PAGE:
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Key Takeaways

  • Green surrounds are one of the most heavily used parts of a golf course and they face unique maintenance challenges.
  • Concentrated traffic, tight spaces and tree issues are some of the most common reasons why green surrounds struggle.
  • Specialized equipment may be required to successfully manage green surrounds depending on design features and available labor.
  • Improving the condition of green surrounds requires an increase in resources or prioritizing this area over other rough areas.

Most golfers miss a fair number of greens during each round, which makes the green surrounds a very important part of the course. Green surrounds can also be a major source of frustration for golfers and superintendents alike because it can be so difficult to maintain quality turf in these high-traffic, high-visibility areas. Producing consistent lies in the rough throughout an entire course is virtually impossible, but most agree there should be healthy, weed-free grass in the green surrounds. Unfortunately, this is easier said than done.

Green surrounds face unique challenges that can result in disappointing conditions, even with significant maintenance efforts. Creating a management plan tailored to the specific needs of the rough in the green surrounds is an important step toward improving the performance and reliability of turf in this area. Too many courses treat the rough in the green surrounds like rough in other areas, but the intensity of play and traffic in these areas necessitates a specialized program.

The term “green surround” isn’t found in turfgrass textbooks or the Rules of Golf, so for the purposes of this article the green surround is defined as rough around the greens. Collars, approaches and other closely mown areas around greens all require different management inputs and techniques than rough areas, so they are excluded from this article.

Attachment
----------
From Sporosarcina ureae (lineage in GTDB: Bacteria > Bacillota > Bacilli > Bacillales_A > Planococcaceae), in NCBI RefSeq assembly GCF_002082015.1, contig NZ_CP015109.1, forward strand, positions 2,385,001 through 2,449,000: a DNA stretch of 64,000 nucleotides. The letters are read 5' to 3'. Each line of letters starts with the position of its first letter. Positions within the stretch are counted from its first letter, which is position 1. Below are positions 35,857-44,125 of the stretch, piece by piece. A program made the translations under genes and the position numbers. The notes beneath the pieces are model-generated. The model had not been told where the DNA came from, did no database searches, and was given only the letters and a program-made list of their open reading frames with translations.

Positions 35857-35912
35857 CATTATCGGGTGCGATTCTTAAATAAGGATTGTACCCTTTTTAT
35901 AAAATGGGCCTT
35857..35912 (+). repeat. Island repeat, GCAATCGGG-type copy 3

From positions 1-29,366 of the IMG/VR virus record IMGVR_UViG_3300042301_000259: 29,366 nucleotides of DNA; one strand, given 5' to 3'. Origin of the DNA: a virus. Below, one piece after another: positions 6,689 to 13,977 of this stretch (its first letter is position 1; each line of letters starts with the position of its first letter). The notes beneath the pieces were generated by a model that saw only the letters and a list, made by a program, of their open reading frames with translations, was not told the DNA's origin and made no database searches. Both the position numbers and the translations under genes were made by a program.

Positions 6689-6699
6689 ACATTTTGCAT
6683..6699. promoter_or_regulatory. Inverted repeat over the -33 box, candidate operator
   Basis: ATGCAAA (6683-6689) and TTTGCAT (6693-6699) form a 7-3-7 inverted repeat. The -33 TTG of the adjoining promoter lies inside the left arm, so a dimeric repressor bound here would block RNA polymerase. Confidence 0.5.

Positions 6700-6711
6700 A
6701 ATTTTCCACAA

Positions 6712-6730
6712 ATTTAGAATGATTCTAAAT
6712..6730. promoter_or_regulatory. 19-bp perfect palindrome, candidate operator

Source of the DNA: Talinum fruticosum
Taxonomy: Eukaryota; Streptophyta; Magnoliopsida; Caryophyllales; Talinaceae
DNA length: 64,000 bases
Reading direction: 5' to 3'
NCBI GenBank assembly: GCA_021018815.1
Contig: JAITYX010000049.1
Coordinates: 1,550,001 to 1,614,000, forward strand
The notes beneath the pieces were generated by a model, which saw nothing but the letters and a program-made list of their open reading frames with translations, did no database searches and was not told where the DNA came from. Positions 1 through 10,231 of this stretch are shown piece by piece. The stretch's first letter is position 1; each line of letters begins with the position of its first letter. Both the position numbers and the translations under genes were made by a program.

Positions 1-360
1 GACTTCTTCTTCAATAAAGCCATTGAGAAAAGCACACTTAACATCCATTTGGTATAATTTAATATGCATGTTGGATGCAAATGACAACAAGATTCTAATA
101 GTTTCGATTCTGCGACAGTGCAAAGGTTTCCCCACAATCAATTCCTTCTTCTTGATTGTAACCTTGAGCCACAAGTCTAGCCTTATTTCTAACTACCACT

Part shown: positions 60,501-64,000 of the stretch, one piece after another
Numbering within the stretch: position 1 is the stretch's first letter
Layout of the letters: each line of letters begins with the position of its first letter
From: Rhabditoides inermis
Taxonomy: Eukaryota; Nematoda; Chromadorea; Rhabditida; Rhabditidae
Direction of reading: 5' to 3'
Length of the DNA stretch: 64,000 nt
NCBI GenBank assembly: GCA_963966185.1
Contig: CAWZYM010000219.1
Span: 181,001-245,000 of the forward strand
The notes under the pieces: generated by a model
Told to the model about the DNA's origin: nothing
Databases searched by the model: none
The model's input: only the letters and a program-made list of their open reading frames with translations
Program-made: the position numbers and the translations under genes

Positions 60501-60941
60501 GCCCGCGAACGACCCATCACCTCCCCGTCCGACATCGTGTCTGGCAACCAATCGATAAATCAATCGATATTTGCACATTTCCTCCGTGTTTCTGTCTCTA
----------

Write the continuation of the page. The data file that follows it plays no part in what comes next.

Developing a Management Plan for Green Surrounds

A management plan for green surrounds should include strategies that address traffic issues, mowing practices, fertility, pest control, irrigation and drainage. Each of these issues has a significant impact on turf quality in the surrounds. Water management for surrounds areas is a complex subject with too many variables to cover in this article. Shade and tree root competition are often underlying factors that impact turf health in the surrounds, but these issues are best incorporated into a separate tree management plan. Therefore, this article will focus on traffic management, mowing practices, fertility, pest control and establishing grasses that are better suited to surrounds areas.

Traffic Management

Concentrated traffic is a primary reason why green surrounds struggle. When the architectural features around a green severely limit the entry and exit points to just one or two locations, even a small number of rounds and routine maintenance traffic can be destructive to turf in those areas. Traffic management is even more important around greens if a course receives a lot of play when turf is growing slowly or dormant.

Each green should have multiple entry and exit points that are wide enough to adequately disperse traffic. The management team then needs to focus on regularly shifting traffic patterns around to limit wear and tear. This can be done with ropes and stakes or signage in the surrounds area, or by redirecting cart and pedestrian traffic approaching from the fairway. Keep in mind that traffic-control measures can create a cluttered appearance and will be a nuisance for mowers so they should be used as sparingly as possible. Site-specific aeration in high-traffic areas also helps to relieve some of the negative impacts that come with concentrated traffic.